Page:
Scrum framework and sprint
Scrum development is fundamentally about adapting to changes occurring during the product development cycle. Scrum levies a lot of significance to transparency, distribution of work, and incorporating changes even “late during the development stage”. Each individual is assigned a specific role in the scrum framework. The person is strongly advised to perform within the boundaries specified by the role he or she is supposed to play, and not transgress the “area of work”. In scrum, the product owner too has a specific role to play, and is responsible for creating and maintaining the product backlog.
The product owner has the final word while working out the list of requirements needed to develop the product – the user stories – which form the backbone of any product backlog. Each user story is further divided into individual tasks, which are taken up by the team members. These tasks are developed during the sprint activity. A sprint activity, or simply the “sprint”, is nothing but a “burst” of development activity undertaken by the team members which generally lasts from a week to ten days up to a maximum of four weeks.
At the end of the sprint, a meeting is conducted to analyze how much work has been completed and how many user stories are been successfully completed by the team. So, in many ways, the sprint functions as the main essence or the “heart” of the scrum process. Sprint planning plays an integral part in the scrum framework.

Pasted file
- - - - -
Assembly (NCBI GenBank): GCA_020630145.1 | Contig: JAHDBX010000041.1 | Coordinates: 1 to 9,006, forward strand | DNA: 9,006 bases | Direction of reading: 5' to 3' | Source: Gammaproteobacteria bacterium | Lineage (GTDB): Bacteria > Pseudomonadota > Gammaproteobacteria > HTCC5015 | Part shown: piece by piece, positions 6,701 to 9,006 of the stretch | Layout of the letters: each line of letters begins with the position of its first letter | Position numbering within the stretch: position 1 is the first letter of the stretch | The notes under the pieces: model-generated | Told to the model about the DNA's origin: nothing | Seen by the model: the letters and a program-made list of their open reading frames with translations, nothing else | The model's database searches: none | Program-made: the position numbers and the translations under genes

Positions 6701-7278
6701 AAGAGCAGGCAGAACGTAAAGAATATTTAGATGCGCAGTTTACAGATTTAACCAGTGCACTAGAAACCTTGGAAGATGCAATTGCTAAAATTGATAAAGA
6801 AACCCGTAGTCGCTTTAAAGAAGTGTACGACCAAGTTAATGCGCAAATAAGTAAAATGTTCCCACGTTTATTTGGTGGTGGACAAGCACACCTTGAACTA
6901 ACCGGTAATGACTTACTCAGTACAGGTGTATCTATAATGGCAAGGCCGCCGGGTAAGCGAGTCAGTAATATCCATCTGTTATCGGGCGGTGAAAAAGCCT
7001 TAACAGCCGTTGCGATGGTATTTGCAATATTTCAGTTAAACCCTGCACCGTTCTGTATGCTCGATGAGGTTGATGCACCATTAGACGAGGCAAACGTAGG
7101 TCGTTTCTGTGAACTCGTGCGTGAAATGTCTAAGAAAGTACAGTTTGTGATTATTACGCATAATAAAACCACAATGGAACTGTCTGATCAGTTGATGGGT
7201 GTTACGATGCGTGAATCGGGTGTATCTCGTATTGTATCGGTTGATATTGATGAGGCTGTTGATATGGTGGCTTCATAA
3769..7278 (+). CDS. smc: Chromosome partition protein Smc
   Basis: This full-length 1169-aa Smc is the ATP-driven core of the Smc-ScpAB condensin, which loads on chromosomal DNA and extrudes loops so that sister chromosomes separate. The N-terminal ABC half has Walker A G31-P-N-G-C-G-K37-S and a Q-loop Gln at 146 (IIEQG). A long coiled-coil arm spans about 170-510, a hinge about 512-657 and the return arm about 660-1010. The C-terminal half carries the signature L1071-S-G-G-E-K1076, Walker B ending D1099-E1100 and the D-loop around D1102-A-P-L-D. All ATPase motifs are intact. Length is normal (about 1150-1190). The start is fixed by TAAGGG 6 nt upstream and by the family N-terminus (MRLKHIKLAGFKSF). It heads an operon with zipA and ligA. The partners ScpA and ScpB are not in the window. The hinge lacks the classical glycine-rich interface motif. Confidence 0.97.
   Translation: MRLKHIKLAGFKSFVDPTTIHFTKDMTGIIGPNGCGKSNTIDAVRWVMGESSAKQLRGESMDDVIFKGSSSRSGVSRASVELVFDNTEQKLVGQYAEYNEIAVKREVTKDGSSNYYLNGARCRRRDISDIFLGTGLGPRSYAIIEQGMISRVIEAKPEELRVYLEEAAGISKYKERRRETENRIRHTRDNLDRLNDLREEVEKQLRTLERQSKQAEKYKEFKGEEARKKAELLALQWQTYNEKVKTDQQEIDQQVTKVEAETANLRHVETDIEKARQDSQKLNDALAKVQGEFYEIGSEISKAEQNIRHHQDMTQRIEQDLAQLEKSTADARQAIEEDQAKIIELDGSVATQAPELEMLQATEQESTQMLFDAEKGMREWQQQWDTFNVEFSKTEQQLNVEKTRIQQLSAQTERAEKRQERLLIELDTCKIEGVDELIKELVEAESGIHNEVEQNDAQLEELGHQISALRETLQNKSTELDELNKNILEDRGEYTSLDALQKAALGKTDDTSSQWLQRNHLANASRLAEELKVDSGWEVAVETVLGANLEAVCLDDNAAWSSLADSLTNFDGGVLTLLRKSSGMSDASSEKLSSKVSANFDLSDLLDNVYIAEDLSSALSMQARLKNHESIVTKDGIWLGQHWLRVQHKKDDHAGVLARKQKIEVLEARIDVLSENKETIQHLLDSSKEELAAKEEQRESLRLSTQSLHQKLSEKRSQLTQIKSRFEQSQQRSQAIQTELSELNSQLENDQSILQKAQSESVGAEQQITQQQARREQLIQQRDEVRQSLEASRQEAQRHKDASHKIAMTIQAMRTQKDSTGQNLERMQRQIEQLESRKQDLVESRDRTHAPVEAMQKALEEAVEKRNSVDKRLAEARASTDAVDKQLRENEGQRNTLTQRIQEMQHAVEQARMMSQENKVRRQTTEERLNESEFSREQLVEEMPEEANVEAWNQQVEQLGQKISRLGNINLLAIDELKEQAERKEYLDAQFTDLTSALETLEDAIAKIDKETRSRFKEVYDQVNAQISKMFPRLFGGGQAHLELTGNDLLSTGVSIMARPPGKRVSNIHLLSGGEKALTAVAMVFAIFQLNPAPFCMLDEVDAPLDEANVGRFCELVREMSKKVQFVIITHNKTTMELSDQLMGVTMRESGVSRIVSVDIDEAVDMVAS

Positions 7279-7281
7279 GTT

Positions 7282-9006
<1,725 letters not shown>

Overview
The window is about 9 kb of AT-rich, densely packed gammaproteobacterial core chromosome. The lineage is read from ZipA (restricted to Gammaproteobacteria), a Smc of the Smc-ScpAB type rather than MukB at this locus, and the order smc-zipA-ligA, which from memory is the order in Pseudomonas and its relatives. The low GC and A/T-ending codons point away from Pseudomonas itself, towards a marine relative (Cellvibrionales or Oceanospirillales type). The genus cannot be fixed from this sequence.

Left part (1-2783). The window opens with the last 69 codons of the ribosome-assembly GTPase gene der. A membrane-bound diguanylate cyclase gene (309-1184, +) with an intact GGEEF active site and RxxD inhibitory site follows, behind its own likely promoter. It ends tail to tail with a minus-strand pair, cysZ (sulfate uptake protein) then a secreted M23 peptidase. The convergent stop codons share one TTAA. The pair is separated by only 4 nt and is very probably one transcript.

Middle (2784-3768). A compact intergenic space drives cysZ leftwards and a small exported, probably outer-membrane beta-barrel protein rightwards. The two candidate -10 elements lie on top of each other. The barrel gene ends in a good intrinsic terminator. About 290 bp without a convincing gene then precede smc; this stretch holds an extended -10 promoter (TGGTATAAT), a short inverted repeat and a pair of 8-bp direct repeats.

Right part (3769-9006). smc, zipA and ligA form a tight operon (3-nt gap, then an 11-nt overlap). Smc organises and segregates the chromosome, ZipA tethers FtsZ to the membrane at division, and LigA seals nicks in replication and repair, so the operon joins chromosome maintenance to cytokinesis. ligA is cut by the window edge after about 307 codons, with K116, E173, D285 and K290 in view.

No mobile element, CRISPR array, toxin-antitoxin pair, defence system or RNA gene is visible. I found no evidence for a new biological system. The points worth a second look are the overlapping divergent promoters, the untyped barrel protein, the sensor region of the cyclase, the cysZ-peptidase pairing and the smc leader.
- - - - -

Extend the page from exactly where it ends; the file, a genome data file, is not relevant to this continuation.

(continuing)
Can a sprint be terminated abnormally before it is completed?
Development teams have to complete the user stories and tasks well within the duration fixed for a sprint. It is very important to complete the sprint if the management desires positive results through scrum implementation. However, under some unusual or rare circumstances, a sprint may be required to be “stopped” or terminated before it has a chance to run its full iterative cycle. It is the product owner who decides whether the sprint can or should be terminated.
Some of the reasons, which may induce the product owner to terminate the ongoing sprint, can be:
- The stakeholders or the company management changes its priority regarding the product development
- Market trends and/or changes make the current product development redundant or obsolete
- A major technology change may introduce newer ways and methods of working
- A better technical solution may offer a quicker and a more cost effective way of meeting the product development
- The management or the stakeholders may experience a financial crisis, or may not be able to financially support the development work
- The launch of a new or better product may render the current development work superfluous and unnecessary
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